Big Data Storage and Backup – You Need More Than Some Empty WarehousesNovember 1, 2015 No Comments
By David A. Kelly, Upside Research
The landscape for data backup and storage is shifting dramatically, thanks to some of the recent developments on the data and technology front. It used to be that most data was structured, or semi-structured, and easily stored in databases, or as the volume grew, data warehouses. Backup was scheduled at pre-determined intervals and disaster recovery (DR) plans were in place. But, in the past several years, the rules have changed on several fronts, leaving CIOs heads spinning from all the moving parts.
Today, the presence of “big data” is changing the way data is being stored for organizations. Now, in addition to structured and semi-structured there are volumes of unstructured data coming from sources within and increasingly outside the firewall. The percentage of mission-critical data is growing within the company as well, and therefore creating a situation where IT has to be able to guarantee as much as half of the data that resides in a company’s systems can be recoverable and accessible within minutes or hours.
Companies want to interact with this data in real-time, and that changes the dynamic of storage and backup and DR completely. Add the cloud to this picture, and then all of the edge devices that employees are using (laptops, iPads, etc.), and you have a cobweb of interconnected data and systems and all of them need to be protected even as they are made available. How does a CIO effectively manage the secure storage of petabytes of data while continuously backing it up and executing a DR plan that will prevent any catastrophic data loss?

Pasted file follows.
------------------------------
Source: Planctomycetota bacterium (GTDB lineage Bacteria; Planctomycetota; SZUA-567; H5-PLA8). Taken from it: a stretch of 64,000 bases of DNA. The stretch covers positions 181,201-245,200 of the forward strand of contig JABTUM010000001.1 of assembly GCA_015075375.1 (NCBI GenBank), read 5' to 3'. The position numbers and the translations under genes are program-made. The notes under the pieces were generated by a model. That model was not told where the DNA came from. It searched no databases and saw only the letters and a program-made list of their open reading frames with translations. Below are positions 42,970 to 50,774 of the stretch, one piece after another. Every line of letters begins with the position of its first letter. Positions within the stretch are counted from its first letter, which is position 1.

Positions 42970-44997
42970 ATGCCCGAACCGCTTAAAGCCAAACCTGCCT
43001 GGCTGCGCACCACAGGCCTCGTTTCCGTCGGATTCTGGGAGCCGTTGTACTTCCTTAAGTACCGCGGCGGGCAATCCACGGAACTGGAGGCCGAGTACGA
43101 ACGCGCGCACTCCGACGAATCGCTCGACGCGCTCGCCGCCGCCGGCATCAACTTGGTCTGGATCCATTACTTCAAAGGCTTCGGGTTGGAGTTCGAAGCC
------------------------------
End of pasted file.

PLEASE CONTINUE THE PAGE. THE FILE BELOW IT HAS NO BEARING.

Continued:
First, consider whether it makes sense to protect all of your data. This sounds like sacrilege, but hear me out. Obviously, any source data is critical and needs to be protected and recovered quickly. However, reports generated from that source data or manipulated data from that source data may be more cost efficient to reproduce rather than try to protect and recover. These nuances can make a big difference in the cost and size of the big data store and DR plans you need to have.
For the data that is mission-critical and needs to be readily accessible, consider adding on to your existing data storage plans in creative ways. Local, disc-based systems that incorporate images can make restoration of critical files much faster. Also, determine at what point the data can be moved to archival and off the main system to reduce loads and protect primary data.
Once you have identified and categorized your big data, consider how cloud storage and backup can impact your environment. For tier-two data that is not mission-critical, cloud services offer an unprecedented economy of scale, and organizations of all sizes are taking advantage as the cloud continues to mature. Pay-as-you-go models can be very appealing for a company with growing data needs that doesn’t want to have to invest in the hardware infrastructure. Redundancy is easily configured in a cloud environment, and it can satisfy many aspects of a data backup plan.
There is no one right solution for data storage, backup and recovery in this world of Big Data and a geographically dispersed working environment. But, the data keeps growing at alarming paces, and now is the time for IT managers to create a plan for data management that makes the most sense for your environment. It may need to incorporate a blend of technologies and approaches to make it cost-effective and meet performance requirements. But, with new storage technologies and maturing cloud services, it is possible to find a way to store all of your data safely and efficiently without breaking the bank.Analyst Blog, DATA and ANALYTICS , News